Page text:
The mortgage lender is justifiably under fire for its subprime lending practices. But it should be remembered the flaw was in the execution, not the idea
It's more than a little difficult to imagine Angelo Mozilo, the embattled chief executive of mortgage lending giant Countrywide Financial (CFC), being a Drucker disciple. But just last year he didn't hesitate to paint himself that way and, in at least one sense, he was right.
"As the late Peter Drucker once said, the entrepreneur always searches for change, responds to it, and exploits it as an opportunity," Mozilo told an audience of bond holders, bankers, and others. "This is the essence of Countrywide's culture."
Countrywide, lashed like many other companies by the subprime storm, isn't crowing as much anymore. A few weeks ago, it reported a loss of $1.2 billion (BusinessWeek.com, 10/26/07) for the third quarter. Included in that were charges related to plans to cut as many as 12,000 jobs, or about 20% of Countrywide's workforce.
The First Responsibility
Meanwhile, Mozilo—long a target of critics for his king-size compensation—is under heavy fire from shareholder activists . (Drucker, too, abhorred excessive CEO pay.) And the Securities & Exchange Commission has reportedly been poking around in Mozilo's prearranged sales (BusinessWeek.com, 11/1/07) of company stock.
More broadly, the mortgage mess brings to mind everything Drucker taught businesses not to do. By peddling complex financial instruments to legions of borrowers who couldn't understand what they were getting into and were unequipped to handle the debt they were taking on, unscrupulous mortgage brokers violated what Drucker termed "the first responsibility" of any professional: to "not knowingly do harm."
By devising ever-more-exotic mortgage-backed securities, Wall Street firms made it tough for most investors to properly assess risk and helped fuel a bubble—precisely the kind of unsustainable, short-term-profit-driven model that Drucker loathed. "Pigs gorging themselves at the trough are always a disgusting spectacle, and you know it won't last long," Drucker said during an earlier market shakeout in the late 1980s.
Regulation is Key
And by taking advantage of lax regulatory oversight, subprime lenders sidestepped one of their main obligations: to make sure that sufficient standards and oversight are in place, even if it pushes up their costs. In most cases, Drucker wrote in his 1973 magnum opus, Management: Tasks, Responsibilities, Practices, "regulation is in the interest of business, and especially in the interest of responsible business."
Without it, Drucker added, there is inevitably crisis and scandal. And that "leads to governmental inquisition, to angry editorials, and eventually to loss of confidence in an entire industry, its management, and its products by broad sectors of the public." Which is, of course, where we are today.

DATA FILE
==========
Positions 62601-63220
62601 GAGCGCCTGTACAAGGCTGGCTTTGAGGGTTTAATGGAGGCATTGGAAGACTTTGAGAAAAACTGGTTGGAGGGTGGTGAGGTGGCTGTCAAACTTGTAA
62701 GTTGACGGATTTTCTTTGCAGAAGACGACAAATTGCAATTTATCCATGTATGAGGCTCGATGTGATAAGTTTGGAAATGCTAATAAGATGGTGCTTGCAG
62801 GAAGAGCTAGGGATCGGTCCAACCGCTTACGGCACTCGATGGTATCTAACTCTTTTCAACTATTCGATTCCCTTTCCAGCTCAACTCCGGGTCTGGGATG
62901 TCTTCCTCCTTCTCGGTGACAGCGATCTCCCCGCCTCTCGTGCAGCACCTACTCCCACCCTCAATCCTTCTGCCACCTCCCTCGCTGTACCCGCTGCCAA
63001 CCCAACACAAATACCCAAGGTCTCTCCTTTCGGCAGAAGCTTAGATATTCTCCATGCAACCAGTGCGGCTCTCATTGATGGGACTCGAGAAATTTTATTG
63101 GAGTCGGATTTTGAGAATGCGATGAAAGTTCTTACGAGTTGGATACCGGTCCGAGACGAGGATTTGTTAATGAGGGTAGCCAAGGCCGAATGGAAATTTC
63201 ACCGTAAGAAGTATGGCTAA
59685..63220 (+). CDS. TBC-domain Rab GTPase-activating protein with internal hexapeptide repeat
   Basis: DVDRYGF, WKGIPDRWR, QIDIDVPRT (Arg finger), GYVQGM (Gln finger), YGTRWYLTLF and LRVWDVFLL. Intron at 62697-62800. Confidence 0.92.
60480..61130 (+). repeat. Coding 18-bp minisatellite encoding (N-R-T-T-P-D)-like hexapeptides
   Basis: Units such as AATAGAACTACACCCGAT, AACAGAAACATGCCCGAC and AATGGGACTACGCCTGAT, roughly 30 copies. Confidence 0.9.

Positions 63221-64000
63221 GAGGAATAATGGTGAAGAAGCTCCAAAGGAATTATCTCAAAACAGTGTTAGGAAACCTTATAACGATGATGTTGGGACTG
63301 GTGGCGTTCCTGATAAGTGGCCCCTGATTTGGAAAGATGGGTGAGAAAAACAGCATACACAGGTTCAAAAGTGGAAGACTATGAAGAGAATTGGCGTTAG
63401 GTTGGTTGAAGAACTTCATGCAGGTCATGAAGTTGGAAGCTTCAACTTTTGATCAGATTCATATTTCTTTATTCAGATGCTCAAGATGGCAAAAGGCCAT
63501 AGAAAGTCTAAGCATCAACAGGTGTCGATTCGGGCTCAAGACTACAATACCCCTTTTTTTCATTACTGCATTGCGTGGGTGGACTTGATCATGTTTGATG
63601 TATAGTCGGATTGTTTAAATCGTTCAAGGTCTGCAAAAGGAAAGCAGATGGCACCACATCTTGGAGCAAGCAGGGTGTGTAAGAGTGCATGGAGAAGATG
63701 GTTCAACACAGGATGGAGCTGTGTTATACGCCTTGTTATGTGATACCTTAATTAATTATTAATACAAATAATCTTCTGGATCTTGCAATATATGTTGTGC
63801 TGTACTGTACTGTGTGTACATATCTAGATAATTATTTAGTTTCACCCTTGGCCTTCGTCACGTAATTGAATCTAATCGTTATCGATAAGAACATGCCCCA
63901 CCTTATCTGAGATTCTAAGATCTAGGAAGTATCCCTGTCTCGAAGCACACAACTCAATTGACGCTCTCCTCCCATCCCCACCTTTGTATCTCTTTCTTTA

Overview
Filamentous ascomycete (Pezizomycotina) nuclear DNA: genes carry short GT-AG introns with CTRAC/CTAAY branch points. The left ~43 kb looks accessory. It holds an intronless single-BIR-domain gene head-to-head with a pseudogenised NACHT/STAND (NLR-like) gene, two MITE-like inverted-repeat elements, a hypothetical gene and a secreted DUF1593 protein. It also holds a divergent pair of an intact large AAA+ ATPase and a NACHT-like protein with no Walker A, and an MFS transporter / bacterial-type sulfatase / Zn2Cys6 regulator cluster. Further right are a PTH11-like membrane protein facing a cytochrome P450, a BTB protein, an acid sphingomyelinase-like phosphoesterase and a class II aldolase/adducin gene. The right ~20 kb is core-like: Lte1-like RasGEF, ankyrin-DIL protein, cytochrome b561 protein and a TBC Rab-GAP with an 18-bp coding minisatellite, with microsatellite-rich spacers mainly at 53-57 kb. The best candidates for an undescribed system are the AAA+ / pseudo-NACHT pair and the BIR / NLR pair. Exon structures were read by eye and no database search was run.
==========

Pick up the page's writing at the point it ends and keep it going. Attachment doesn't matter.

But before totally giving up on subprime mortgages, it's worth remembering they also represent something Drucker applauded (and to which Mozilo referred): a genuine social innovation. During the 1990s the U.S. saw its homeownership rate rise more than at any time since the '50s; it now stands at about 68%. Minorities, who'd been systematically locked out of the system for generations, have made strides. The number of blacks owning homes has climbed from about 42% in 1994 to nearly 47%. The rate of Latino homeownership has jumped from 41% to 50%. One big reason for these gains is subprime loans.
Yet as the subprime contagion continues to spread—and the ousters of Stan O'Neal at Merrill Lynch (MER) and Charles Prince at Citigroup (C) indicate it's going to for some time—the pressure will only increase to tighten mortgage lending to where it was 20 years ago.
Indeed, many commentators "have suggested that we throw out the whole market and go back to the constricted situation of the early 1990s," Edward Gramlich, a senior fellow at the Urban Institute and the author of Subprime Mortgages: America's Latest Boom and Bust, told those gathered at a Federal Reserve conference last summer. "[But] that seems exactly the wrong message to take from the experience," Gramlich said. "The subprime mortgage market was a valid innovation, and it did enable 12 million households to become homeowners."
Lending large sums to people with scant or shaky credit histories is, obviously, risky. Then again, Drucker noted in his 1985 book Innovation and Entrepreneurship, "All economic activity is by definition 'high risk.'"
The problem with subprime lending was not the nature of the innovation itself. It was the way it was carried out. Correctly executed, "Innovation is both conceptual and perceptual," Drucker wrote. "Successful innovators use both the right side and the left side of their brains. They look at figures and they look at people. They work out analytically what the innovation has to be to satisfy an opportunity. And then they go out and look at the customers, the users, to see what their expectations, their values, their needs are. Otherwise one runs the risk of having the right innovation in the wrong form."
In a way, that's just what happened here. Because of simple greed, all sorts of subprime loans were sold with reckless disregard for whether these particular products were appropriate for the consumers snapping them up.
The end result, as Drucker might say, is that the crisis has put all the focus on what shops such as Countrywide have done to society. Largely forgotten is what they've done for it.